As you can see every camera has it's own purpose. Some are more application specific like film or ENG camera's. Some are more flexible. None of them do everything great for a low price. The best you will get is good enough for a lot of money or choose by the most features you need for the money. Form factor can be fixed cheaply and should not be a factor unless you have a very specific application. You will get use to the form factor in a few hours or just adapt it with rigging like the industry has done from the start. You can't have it all for the entry level pro budget. That is why Phillip Bloom has one of every decent camera made from the Sony 5n to the Red Epic at one point. Get the best camera for what you do the most and rent the rest of the time.

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Samuel, if you ever come down to California, I would love to do a test shoot with you. Bring your rig and we can cook up some scenes to shoot. We can even write a short script together and shoot it in both HDDSLR and 16mm and later we can see if indeed camera has any effect on the narrative. Maybe it doesn't, like you say, but how can one know without an actual comparison? Anything can seem acceptable on its own but when compared to alternatives do we truly get the big picture of what is appropriate or optimal for the given situation.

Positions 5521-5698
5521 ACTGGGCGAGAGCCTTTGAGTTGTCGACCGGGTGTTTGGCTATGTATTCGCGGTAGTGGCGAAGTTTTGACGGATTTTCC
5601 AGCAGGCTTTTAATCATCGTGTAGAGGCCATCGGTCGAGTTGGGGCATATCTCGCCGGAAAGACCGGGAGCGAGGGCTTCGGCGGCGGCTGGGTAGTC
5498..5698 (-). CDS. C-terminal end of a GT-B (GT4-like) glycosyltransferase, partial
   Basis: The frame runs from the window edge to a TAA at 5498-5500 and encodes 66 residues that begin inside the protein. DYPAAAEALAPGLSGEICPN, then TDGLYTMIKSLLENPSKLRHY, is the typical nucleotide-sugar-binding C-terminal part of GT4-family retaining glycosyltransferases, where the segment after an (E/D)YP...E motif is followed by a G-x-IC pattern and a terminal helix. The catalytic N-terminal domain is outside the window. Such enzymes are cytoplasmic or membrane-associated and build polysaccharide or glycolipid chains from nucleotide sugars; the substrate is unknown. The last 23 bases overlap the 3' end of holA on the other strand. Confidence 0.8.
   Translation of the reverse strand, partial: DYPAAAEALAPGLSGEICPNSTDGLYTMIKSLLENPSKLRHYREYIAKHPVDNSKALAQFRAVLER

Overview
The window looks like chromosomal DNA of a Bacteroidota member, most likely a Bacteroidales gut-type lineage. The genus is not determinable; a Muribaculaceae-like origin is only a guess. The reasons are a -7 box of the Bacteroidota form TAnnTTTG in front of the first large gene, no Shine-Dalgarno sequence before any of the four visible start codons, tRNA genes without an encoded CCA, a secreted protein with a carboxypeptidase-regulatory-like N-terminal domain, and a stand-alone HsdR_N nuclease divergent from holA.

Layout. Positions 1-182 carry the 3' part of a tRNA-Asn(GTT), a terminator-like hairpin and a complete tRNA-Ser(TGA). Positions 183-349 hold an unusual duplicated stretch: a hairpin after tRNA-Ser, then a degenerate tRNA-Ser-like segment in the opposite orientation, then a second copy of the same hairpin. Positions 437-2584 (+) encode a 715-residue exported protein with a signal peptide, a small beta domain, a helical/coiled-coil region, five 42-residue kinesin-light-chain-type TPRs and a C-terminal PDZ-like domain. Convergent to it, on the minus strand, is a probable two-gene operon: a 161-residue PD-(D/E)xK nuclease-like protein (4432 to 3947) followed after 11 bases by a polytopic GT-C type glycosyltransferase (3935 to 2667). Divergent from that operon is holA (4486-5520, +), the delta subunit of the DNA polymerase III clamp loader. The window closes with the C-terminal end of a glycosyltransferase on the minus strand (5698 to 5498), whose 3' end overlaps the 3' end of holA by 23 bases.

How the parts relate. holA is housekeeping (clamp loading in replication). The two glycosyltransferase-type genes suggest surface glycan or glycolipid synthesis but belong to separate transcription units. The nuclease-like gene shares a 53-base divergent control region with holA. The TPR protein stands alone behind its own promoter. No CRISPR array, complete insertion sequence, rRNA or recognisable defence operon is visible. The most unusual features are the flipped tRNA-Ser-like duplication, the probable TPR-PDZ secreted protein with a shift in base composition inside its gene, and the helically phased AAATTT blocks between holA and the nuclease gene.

Im not being cynical when I say this. It is possible that you may convert me to the cheaper, more widely available, HD-DSLR for narrative work. But regardless, we should both be more well rounded. Let me know if you're ever interested.

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WOW! This is a really interesting thread! :)

 

I dont think 70mm was right but there have been far more terrifying flicks that used 16mm, which is a good low budget choice.

 

Lots of good things to be said about 16mm for sure! :)

 

As far as "achieving the look they wanted" how do you know? Everyone says "oh yeah, I meant to do things that way" after the fact and who can prove or disprove? I think Keith mentioned that in another thread (unless it was Phil) that everyone these days covers up mistakes as "intentional."

 

I have to say that sounds like more of a Keith thing! ;) However this isn't a new thing, artists have been doing this for a loooooong time. In fact to be honest it's the mistakes you are often looking for. I think it's somewhat true in cinematography too that you should really pay attention to the mistakes because there can be magic in them and you can learn things from them and take things to a whole new level.

 

Not sure any of this applies to 28days later tho. I notice he never shoot on mini DV again. I expect It was just exciting for him at the time and he didn't want to feel left out.

 

Freya